The move seemed like madness to some. “My manager didn’t want me to do it,” he says. “He was like, ‘What are you doing, this is working.’” His first gig was in a Pizza Express in central London; it felt like starting again. He recalls questioning: “How do I even stand? How do I walk? How do I hold the mic?” “Any beginner goes through [that] but when you’re a beginner beginner, no one’s paid anything to get in and everyone’s going, ‘This’ll be s***.’ But when you’ve got loads of people watching, going, ‘He’s the guy on three DVDs, massive tours, Live at the Apollo,’ it’s a little awkward.”

As Lee Nelson in 2013

Although Lee was still financially lucrative for Brodkin, he wanted a change of creative direction. One pivotal moment came after he failed to get booked for I’m a Celebrity… Get Me Out of Here! because “apparently not enough people know my name”. The comedy, the pranks, he says, were also becoming “less and less Lee”. The character came from “this tiny little world in south London” and didn’t have an opinion on a lot of the stuff Brodkin did. Being in character also held him back from being honest on stage. “Jesus, someone could have paid me a lot of money and [I’d have still said] no. It would have just felt totally, totally at odds with everything.”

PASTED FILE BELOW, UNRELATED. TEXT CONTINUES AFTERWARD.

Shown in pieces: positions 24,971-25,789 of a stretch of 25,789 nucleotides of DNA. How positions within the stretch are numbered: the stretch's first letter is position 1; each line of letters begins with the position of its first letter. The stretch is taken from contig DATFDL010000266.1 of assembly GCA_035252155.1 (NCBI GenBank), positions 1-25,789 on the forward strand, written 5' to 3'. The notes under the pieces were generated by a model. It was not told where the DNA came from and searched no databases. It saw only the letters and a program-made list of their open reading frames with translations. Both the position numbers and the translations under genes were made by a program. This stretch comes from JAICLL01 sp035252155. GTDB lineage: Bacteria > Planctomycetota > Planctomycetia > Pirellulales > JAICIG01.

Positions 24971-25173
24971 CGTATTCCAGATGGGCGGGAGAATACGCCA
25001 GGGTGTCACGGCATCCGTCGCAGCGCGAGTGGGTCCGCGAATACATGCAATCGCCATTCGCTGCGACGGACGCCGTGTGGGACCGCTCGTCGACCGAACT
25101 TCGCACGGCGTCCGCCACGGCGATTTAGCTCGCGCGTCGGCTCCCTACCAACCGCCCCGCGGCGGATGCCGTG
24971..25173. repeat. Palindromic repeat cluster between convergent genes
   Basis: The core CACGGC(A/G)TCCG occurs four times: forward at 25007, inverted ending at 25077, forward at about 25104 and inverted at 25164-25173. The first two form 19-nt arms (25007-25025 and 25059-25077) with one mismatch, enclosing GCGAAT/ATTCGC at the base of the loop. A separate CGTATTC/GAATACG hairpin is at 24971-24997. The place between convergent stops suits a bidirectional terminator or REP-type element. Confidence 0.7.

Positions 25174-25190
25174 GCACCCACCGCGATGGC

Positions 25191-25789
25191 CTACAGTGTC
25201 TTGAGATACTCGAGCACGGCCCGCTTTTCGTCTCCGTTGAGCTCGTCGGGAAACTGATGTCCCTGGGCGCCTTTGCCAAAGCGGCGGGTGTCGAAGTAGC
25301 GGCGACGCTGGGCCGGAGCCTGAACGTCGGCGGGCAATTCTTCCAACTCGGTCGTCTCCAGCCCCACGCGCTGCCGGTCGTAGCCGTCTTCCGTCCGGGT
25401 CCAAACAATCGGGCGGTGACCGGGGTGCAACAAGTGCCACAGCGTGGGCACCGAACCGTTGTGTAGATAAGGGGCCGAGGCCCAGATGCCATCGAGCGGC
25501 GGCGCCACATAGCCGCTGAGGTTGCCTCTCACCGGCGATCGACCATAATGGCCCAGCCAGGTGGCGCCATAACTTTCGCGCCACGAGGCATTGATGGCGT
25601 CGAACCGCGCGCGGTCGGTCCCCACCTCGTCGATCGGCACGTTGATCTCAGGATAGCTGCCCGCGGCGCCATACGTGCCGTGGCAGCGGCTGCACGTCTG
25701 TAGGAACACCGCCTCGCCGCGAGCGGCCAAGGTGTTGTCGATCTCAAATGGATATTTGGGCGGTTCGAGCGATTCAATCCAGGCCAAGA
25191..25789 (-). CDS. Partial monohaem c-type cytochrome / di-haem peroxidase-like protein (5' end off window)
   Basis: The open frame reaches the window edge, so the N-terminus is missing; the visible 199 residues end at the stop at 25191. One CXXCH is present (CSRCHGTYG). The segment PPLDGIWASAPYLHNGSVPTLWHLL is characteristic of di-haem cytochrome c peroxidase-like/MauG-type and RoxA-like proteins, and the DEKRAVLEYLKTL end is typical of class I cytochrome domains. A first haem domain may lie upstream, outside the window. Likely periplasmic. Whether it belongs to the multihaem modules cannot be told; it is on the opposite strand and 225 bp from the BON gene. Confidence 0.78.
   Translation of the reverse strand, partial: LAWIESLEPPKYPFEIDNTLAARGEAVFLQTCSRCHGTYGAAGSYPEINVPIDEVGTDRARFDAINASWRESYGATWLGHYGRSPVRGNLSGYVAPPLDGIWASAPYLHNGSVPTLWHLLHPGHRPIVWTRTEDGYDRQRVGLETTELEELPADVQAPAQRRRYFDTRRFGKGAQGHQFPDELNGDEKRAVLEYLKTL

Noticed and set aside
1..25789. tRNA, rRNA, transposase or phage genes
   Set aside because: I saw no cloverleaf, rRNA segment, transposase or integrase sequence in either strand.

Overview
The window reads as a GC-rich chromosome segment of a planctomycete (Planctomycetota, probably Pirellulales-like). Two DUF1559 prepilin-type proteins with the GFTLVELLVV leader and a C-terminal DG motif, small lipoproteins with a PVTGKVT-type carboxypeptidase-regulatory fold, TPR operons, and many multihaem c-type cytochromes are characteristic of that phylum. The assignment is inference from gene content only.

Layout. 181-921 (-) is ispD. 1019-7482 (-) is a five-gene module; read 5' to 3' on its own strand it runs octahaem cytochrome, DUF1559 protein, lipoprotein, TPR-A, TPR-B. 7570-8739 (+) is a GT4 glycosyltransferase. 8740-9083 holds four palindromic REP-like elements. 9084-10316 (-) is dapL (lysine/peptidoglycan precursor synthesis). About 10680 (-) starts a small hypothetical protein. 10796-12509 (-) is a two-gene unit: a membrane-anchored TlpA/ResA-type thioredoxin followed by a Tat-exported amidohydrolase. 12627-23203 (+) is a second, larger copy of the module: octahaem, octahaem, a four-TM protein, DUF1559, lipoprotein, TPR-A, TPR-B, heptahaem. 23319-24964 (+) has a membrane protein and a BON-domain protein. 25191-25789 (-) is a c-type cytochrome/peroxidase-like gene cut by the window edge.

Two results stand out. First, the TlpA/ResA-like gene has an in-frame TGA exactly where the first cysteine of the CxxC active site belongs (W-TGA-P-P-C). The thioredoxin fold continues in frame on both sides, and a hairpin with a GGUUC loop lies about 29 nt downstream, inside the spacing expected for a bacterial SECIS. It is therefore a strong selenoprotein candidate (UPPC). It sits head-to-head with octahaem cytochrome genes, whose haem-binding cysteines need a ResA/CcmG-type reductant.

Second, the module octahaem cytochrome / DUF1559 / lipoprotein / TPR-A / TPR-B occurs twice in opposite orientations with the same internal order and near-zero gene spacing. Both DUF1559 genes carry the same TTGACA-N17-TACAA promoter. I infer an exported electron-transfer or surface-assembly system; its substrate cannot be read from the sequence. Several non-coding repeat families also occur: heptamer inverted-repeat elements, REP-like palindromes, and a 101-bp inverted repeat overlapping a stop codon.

Making the shift from 65 to 100 per cent Simon Brodkin came when he was diagnosed with ADHD. Initially he was “dismissive” of it, and didn’t think he’d talk about it on stage. The time he kicked what he thought was a full bag of clothes in frustration and instead smashed his foot into a wall? He spent the eight-hour wait in A&E thinking just how funny it would be to talk about. But this was different.